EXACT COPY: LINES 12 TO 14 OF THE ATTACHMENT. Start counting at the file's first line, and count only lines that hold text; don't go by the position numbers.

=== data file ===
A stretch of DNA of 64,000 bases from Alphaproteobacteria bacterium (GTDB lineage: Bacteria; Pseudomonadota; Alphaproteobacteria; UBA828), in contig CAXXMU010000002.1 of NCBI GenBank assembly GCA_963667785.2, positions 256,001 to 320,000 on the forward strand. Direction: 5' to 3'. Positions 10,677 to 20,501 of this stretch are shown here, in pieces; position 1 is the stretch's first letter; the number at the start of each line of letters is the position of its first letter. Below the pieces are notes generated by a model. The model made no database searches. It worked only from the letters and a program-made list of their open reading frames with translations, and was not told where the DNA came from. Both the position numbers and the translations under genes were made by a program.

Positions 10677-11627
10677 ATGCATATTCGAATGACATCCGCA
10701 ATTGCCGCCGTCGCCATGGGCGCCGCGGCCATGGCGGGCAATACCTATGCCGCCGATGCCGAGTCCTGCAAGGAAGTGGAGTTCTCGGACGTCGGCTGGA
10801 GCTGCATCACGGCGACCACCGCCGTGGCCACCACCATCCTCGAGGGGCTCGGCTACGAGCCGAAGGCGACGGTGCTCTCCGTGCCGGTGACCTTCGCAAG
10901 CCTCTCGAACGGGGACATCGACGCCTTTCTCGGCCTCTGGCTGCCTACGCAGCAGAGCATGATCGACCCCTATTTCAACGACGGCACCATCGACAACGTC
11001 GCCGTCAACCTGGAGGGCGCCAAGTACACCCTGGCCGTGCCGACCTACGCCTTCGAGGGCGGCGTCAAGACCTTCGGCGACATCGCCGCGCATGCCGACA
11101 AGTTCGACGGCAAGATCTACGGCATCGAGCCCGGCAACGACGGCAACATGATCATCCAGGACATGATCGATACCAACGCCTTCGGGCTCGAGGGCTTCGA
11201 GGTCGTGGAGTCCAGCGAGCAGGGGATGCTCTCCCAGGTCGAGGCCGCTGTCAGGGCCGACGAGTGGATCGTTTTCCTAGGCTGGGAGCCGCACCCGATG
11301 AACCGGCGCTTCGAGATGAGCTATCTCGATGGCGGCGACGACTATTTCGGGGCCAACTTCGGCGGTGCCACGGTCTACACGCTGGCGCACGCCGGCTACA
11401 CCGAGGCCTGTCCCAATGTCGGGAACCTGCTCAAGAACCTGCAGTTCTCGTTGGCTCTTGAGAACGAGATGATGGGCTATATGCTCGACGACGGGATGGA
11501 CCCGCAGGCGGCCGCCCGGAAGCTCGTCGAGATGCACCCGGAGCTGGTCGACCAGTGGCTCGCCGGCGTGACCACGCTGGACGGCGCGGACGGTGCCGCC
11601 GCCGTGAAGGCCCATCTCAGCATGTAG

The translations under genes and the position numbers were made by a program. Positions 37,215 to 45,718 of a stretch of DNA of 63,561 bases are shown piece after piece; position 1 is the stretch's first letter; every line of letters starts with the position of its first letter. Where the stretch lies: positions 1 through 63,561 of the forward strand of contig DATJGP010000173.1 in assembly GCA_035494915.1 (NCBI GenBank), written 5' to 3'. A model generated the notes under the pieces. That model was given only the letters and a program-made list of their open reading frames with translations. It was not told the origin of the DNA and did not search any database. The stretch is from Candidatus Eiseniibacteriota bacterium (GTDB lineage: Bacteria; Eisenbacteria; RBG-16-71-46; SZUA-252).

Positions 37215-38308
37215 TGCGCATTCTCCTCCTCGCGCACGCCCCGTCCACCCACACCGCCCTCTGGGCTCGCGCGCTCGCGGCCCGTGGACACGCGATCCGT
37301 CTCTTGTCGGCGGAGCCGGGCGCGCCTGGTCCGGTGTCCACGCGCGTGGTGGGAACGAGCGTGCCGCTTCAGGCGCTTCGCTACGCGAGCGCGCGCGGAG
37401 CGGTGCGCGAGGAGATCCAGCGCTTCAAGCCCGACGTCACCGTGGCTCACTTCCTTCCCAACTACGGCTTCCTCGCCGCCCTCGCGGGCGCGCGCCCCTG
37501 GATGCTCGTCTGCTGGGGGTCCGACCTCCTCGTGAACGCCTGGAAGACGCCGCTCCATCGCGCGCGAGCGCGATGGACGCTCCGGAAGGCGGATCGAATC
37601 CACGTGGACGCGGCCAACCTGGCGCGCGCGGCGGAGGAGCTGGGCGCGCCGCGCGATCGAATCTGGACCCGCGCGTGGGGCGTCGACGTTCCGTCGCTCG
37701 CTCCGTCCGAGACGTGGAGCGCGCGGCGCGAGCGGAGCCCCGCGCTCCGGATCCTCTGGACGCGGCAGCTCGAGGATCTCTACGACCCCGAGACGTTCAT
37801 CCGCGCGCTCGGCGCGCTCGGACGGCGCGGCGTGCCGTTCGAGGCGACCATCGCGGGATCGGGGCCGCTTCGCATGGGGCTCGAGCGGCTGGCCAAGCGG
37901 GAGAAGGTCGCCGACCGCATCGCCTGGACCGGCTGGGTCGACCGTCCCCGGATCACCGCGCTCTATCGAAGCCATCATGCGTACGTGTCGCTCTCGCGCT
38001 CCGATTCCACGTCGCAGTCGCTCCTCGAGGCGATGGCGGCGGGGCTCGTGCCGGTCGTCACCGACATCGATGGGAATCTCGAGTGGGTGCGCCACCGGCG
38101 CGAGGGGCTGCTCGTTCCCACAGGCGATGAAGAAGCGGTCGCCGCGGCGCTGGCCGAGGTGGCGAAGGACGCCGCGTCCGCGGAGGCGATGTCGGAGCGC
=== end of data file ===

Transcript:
11501 CCCGCAGGCGGCCGCCCGGAAGCTCGTCGAGATGCACCCGGAGCTGGTCGACCAGTGGCTCGCCGGCGTGACCACGCTGGACGGCGCGGACGGTGCCGCC
11601 GCCGTGAAGGCCCATCTCAGCATGTAG

The translations under genes and the position numbers were made by a program. Positions 37,215 to 45,718 of a stretch of DNA of 63,561 bases are shown piece after piece; position 1 is the stretch's first letter; every line of letters starts with the position of its first letter. Where the stretch lies: positions 1 through 63,561 of the forward strand of contig DATJGP010000173.1 in assembly GCA_035494915.1 (NCBI GenBank), written 5' to 3'. A model generated the notes under the pieces. That model was given only the letters and a program-made list of their open reading frames with translations. It was not told the origin of the DNA and did not search any database. The stretch is from Candidatus Eiseniibacteriota bacterium (GTDB lineage: Bacteria; Eisenbacteria; RBG-16-71-46; SZUA-252).